The question before us appears, therefore, to be simple in its elements. As the order for the entry of a judgment notwithstanding the verdict should not have been granted unless there was “no evidence of sufficient substantiality to support a verdict in favor of plaintiff” (In re Estate of Leahy, 1936, 5 Cal.2d 301, 303, 54 P.2d 704, 705, repeating a portion of a quotation in Re Estate of Lances, 1932, 216 Cal. 397, 400, 14 P.2d 768, respecting the like rule as to a directed verdict), it follows that our problem has been resolved to finding an answer to this question: Did the contestant, or anyone, produce any evidence, including of course any inference reasonably to be drawn, which tended affirmatively to prove that the will of Abner H. Stone had not been duly executed?

We find no such evidence. There is evidence which supports these facts constituting a part of the contestant's theory of what happened. Abner H. Stone typewrote that which he intended should be his will, making an original and a carbon impression, both of which he signed. The original impression he had Jerome Stone place in his (Abner's) safe deposit box; the other he left in Jerome's possession. Eight days after Abner's death, which occurred on April 18, 1939, Abner's safe deposit box was opened in the presence of a county official, the two petitioners named as executors, the contestant, and several others, not including the subscribing witnesses, and the fact was at once discovered that the “will,” which was the original impression and which had been in the box, had not been witnessed. About an hour after the party left the safe deposit vault and bank, Jerome reappeared at the bank with the carbon impression of the will, bearing the names of two subscribing witnesses. This was the document which was offered for probate and which the court received.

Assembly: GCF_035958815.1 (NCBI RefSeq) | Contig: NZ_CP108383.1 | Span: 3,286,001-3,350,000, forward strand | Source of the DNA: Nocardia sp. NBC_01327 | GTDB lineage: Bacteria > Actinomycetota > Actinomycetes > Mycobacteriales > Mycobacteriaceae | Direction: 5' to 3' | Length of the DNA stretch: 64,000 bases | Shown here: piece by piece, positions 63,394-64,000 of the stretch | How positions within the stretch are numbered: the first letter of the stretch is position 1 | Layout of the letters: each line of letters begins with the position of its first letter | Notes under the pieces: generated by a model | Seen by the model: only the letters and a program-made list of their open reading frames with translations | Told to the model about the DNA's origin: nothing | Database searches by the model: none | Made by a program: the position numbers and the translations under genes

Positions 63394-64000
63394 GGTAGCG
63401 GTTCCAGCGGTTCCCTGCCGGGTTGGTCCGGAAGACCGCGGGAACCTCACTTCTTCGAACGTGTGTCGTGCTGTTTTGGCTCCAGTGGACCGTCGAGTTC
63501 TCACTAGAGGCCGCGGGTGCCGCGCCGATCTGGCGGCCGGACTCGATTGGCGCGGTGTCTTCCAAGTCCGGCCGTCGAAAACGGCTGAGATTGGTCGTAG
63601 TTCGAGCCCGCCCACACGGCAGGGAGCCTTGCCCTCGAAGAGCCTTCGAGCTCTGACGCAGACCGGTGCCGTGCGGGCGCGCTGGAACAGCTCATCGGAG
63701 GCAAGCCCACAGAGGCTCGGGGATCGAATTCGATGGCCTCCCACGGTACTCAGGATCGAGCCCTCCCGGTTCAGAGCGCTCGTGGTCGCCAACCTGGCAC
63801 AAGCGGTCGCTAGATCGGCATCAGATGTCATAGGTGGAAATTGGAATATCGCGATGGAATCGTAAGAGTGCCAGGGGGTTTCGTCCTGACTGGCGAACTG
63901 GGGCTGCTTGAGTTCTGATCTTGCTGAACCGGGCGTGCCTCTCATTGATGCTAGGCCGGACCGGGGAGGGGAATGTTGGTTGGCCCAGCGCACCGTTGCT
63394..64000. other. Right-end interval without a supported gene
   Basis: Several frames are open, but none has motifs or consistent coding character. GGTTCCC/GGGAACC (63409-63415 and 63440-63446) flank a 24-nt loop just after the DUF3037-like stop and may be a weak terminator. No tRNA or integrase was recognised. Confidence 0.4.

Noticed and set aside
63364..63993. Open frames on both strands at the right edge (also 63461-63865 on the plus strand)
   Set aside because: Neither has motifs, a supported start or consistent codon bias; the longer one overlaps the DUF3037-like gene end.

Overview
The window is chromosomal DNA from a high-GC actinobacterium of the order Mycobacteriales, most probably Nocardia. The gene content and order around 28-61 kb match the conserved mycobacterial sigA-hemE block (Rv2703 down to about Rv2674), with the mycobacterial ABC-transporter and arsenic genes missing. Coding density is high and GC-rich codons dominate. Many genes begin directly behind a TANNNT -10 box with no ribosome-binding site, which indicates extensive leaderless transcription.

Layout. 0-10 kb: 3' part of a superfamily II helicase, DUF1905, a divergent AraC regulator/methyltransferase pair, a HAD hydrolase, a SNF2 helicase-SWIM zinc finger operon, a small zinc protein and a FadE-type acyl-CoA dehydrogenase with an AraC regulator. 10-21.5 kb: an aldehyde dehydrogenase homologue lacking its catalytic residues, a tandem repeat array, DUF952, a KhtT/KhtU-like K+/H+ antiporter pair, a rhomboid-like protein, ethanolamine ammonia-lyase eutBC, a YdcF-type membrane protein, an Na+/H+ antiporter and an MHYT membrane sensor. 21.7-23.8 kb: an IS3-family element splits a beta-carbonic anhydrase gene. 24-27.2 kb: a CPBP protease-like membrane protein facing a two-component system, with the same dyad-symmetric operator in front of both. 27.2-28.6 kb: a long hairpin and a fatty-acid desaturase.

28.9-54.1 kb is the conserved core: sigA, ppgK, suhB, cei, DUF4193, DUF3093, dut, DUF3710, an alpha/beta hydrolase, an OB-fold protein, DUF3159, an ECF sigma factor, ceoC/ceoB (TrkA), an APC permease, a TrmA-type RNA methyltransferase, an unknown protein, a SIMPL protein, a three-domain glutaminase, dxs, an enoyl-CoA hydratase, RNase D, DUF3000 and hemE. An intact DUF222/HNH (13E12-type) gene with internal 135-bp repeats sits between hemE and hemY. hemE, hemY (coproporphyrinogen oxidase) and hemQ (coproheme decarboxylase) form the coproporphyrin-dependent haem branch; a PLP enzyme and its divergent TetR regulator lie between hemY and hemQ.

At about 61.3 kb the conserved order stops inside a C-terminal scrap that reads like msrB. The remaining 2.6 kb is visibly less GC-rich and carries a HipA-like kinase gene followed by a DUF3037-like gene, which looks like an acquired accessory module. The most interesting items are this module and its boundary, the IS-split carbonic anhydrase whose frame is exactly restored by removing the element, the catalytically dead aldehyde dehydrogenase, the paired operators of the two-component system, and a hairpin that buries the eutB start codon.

The jury could have concluded also that sufficient time elapsed, between Jerome's departure from and his return to the bank, for him to have obtained the carbon copy from his own safe deposit box, to have secured the attendance of the two subscribing witnesses at the office of his co–executor, Josef Widoff, who had been Abner's “family lawyer,” and for them to have subscribed their names as witnesses on the carbon impression. All this could have happened––we need not note the details of evidence which support this theory of events––but there is no evidence that any of it did happen other than that, within the time allotted, Jerome did obtain possession of the carbon will, report to the office of Josef Widoff, and then reappear at the bank. This, of course, falls far short of proof that the will which was admitted to probate was not signed by the witnesses until after Abner's death. There is much evidence, which we need not detail, that warranted the jury in disregarding, because untrustworthy, the testimony of Jerome, of the two subscribing witnesses and of other witnesses, but, as we have already noted, the effect of destroying all their testimony was not to produce evidence and that it was the contestant's burden to do.